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Substructural Content

Kaplan, Daniel (2022) Substructural Content. Doctoral Dissertation, University of Pittsburgh. (Unpublished)

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It is nearly ubiquitous for philosophers interested in meaning and consequence to first provide a semantics for sentences and next define what it means for sentences to follow from one another. Structural features of consequence such as monotonicity, transitivity, contraction, and reflexivity are rarely acknowledged except insofar as they are presupposed by whatever we intend with "follows from". Since "follows from" succeeds sentence meaning, structural features are taken to presuppose robust constraints on the latter. My dissertation argues that this setup is mistaken; it misunderstands the connection between sentence meaning and what structural features require of content. For example, monotonicity is taken to follow from strong assumptions concerning the compositionality of sentence meaning. As a result the setup assumes that substructural consequence relations require different understandings of content. If we reject this setup and posit a closer relationship between meaning and consequence, then we are better able to understand what sorts of constraints are placed on semantic content by structural rules. I develop a view in which the two are maximally close: meaning just is contribution to consequence. I argue that this notion of content, when precisified yields a completely tractable, robust semantics. Refiguring the relationship between meaning and consequence also yields surprising insights for the philosophy of language and meta-ethics.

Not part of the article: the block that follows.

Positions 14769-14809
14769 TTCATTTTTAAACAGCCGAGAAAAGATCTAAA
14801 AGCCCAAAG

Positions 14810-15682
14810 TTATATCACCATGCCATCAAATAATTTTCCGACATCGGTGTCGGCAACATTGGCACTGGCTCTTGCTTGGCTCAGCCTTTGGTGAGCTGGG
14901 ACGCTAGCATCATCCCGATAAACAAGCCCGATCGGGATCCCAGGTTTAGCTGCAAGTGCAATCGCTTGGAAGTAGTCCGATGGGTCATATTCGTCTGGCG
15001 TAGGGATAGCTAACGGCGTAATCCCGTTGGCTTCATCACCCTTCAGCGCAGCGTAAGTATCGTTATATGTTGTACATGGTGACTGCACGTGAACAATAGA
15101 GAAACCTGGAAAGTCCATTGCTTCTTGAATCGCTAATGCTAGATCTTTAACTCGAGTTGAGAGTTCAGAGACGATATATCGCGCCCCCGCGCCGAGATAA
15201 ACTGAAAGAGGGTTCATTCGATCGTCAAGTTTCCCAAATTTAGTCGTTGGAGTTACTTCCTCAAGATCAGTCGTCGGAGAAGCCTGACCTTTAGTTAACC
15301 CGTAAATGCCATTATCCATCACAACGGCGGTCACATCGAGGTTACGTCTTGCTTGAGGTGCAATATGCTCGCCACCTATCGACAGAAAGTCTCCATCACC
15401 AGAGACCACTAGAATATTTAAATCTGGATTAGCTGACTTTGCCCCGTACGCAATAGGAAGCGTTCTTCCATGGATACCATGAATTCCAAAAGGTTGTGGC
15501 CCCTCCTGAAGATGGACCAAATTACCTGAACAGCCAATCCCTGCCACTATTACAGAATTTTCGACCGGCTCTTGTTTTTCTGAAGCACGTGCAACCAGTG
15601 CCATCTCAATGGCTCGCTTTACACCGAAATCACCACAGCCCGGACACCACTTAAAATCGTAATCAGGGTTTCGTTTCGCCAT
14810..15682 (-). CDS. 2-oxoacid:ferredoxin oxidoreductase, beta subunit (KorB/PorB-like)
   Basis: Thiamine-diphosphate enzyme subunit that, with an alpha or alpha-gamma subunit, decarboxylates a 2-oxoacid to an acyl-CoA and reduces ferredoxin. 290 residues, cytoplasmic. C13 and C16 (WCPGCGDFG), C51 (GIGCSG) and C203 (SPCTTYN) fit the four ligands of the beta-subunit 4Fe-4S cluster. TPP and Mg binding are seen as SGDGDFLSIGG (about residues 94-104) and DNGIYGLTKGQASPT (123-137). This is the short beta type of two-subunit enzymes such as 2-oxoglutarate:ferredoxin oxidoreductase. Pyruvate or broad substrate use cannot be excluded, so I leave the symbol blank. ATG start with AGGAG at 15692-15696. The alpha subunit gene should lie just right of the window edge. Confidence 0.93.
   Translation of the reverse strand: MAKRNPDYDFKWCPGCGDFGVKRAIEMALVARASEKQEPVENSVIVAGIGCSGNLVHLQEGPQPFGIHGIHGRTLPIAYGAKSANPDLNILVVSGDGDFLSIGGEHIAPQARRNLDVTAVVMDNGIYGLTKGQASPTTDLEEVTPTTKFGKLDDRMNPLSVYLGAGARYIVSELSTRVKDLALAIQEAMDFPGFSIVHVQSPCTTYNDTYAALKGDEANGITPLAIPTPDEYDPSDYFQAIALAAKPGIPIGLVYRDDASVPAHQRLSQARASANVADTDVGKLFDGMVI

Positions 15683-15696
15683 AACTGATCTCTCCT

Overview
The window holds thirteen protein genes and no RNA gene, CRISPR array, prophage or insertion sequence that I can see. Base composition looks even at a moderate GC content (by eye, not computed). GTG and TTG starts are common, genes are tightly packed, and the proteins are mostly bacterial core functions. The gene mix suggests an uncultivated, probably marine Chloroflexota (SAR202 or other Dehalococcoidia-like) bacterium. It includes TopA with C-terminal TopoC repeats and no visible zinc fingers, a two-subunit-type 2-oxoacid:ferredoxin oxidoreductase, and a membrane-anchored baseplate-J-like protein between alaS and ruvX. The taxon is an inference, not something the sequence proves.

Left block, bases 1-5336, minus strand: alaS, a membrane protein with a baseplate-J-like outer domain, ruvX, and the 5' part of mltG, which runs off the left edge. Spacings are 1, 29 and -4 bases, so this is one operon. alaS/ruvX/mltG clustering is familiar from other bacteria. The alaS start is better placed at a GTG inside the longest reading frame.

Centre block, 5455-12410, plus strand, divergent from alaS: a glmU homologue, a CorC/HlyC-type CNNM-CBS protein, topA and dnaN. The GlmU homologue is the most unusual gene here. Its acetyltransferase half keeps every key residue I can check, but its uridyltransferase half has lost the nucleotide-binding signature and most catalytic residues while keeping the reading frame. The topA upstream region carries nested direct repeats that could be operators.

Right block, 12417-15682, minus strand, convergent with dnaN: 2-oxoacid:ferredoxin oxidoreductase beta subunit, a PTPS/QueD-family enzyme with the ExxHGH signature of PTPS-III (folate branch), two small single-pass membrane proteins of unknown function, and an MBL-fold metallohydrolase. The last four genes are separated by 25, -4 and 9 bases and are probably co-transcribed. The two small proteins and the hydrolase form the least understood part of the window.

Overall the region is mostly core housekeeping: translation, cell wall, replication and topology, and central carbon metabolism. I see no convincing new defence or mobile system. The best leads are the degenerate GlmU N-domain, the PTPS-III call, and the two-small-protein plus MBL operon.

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Item Type: University of Pittsburgh ETD
Status: Unpublished
CreatorsEmailPitt UsernameORCID
Kaplan, Danieldsk31@pitt.edudsk31
ETD Committee:
TitleMemberEmail AddressPitt UsernameORCID
Committee ChairBrandom, Robert B.rbrandom@pitt.edurbrandom
Committee MemberShaw, James A.R.jrs164@pitt.edujrs164
Committee MemberShumener, Ericaehs20@pitt.eduehs20
Committee MemberRestall,
Date: 6 June 2022
Date Type: Publication
Defense Date: 17 December 2021
Approval Date: 6 June 2022
Submission Date: 10 December 2021
Access Restriction: No restriction; Release the ETD for access worldwide immediately.
Number of Pages: 269
Institution: University of Pittsburgh
Schools and Programs: Dietrich School of Arts and Sciences > Philosophy
Degree: PhD - Doctor of Philosophy
Thesis Type: Doctoral Dissertation
Refereed: Yes
Uncontrolled Keywords: philosophy of language, philosophical logic, substructural logic, inferentialism, defeat, defeasible reasoning, radical contextualism, semantic minimalism, moral particularism
Date Deposited: 06 Jun 2022 15:54
Last Modified: 06 Jun 2022 15:54


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